2.2 Teacher Professional Development and Learning Organization 

Concerned with teacher professional development (TPD), Gale and Densmore (2003) state

Professional regularly claims that they should be allowed to make decisions in particular situations that are related to their area of expertise, free from interference. One reason offered for this desire for autonomy is that not only do professionals know best, given their expert knowledge, but hey are also able to critique and thereby, rework their own knowledge in response to changing circumstances. Again, the argument is that the professional is one who is continuously learning. (p. 77)

Meanwhile, Gordon (2003, 5) offered more comprehensive definition as he included also the system and the students as part of professional development saying that:

Successful professional development is as ‘a combination of experiences that empower 1) individual educators, 2) educational teams, and 3) the educational organization to improve, 4) curriculum, 5) instruction, and 6) student assessment in order to 7) facilitate student growth and development (Gordon, 2003)

He says that the successful professional development comprises two elements, namely the capacity building and the core elements (Ibid, 2003). Despite its direct effect to the students’ learning, the former relates to the development of the three elements; educators, educational teams and educational organization. The latter, by contrast, affects directly to the students’ learning. This consists of improvement of the curriculum, instruction and students’ assessment. The amalgamation of these two factors is the ultimate goal of education that is to facilitate students’ growth and development.

Viewed form their elements and goals, the concept of teacher professional development and learning organization have shared principles. First, both concepts cultivate the importance of systems thinking. While system thinking is an integral principle in the LO, it is also encouraged in the TPD concept, especially in the way TPD develop educational teams as its core elements. Second, both LO and TPD nurture personal development. Third, the importance of shared vision is paid a great deal of attention in both concepts. Fourth, both LO and TPD encourage team learning in the process of professional development for the sake of individual and organization. Finally, while TPD acknowledges attitude as the one element to be developed in the teachers’ professionalism, LO also advocate the mental models to be developed in organizations.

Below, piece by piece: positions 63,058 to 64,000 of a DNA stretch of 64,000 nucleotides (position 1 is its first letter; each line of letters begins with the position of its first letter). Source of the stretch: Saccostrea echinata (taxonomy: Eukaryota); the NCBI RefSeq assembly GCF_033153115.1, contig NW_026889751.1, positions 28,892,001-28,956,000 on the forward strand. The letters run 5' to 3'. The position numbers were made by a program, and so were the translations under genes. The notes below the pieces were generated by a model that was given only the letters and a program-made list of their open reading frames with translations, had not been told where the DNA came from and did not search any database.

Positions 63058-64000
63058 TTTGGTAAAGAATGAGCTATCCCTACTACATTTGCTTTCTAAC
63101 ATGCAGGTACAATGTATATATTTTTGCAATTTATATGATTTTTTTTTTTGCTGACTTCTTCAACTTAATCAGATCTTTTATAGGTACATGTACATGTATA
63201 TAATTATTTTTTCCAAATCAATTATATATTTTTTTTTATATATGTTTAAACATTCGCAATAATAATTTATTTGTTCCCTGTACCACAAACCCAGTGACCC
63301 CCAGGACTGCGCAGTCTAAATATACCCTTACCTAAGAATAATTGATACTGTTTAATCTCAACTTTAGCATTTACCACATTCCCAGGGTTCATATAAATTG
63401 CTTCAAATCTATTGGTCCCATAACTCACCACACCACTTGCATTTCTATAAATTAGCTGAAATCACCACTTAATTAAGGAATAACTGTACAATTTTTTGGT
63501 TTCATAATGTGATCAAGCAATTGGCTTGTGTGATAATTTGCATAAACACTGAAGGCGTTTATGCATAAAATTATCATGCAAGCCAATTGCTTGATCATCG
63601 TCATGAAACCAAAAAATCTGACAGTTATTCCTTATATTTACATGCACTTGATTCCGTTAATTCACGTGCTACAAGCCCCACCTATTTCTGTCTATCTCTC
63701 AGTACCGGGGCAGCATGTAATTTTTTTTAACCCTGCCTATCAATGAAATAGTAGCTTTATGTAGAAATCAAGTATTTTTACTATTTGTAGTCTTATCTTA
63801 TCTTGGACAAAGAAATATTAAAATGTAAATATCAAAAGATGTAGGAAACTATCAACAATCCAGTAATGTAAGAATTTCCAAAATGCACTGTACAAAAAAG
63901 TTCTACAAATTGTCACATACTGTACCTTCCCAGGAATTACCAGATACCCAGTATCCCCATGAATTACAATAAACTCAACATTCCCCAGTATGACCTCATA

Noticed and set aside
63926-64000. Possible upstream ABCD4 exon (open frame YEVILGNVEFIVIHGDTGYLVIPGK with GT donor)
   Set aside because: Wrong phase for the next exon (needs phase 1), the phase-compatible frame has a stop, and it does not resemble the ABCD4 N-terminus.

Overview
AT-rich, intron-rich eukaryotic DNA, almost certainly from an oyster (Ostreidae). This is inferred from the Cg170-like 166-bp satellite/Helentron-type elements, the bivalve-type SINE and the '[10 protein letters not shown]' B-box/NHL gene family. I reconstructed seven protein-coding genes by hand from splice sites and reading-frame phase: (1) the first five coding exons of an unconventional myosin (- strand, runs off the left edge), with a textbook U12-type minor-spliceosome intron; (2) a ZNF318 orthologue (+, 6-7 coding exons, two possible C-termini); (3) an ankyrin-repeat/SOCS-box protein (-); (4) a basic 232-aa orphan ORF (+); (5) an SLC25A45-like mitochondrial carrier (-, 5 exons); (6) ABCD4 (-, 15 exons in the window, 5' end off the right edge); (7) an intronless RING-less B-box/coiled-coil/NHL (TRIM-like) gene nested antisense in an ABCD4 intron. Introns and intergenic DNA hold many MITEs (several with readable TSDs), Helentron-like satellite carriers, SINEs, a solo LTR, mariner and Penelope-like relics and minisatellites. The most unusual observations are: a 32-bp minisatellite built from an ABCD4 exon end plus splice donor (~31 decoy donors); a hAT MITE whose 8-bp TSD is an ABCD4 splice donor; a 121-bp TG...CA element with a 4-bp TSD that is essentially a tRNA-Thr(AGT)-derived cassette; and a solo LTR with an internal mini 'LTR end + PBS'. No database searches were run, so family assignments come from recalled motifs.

3. Methodology

This research is qualitative, thus naturalist and interpretative. It is called naturalist, in the sense that it studies the participant real life setting without the researcher interference or manipulation. Therefore the data emerge from natural context (Bogdan and Biklen, 2003). It is interpretative since the researcher should interpret the data from the participants’ perspective and experience.

The design of the research is a case study. According to Stake in Creswell (2003) in case study, the researcher explores in depth a program, an event, activity and a process. The term case study is also related with ‘some unit or set of units, in relation to which data re collected or analyzed; it is a specific from of inquiry that investigates a few cases, often just one, in considerable depth (Hammersley and Gomn, 2000).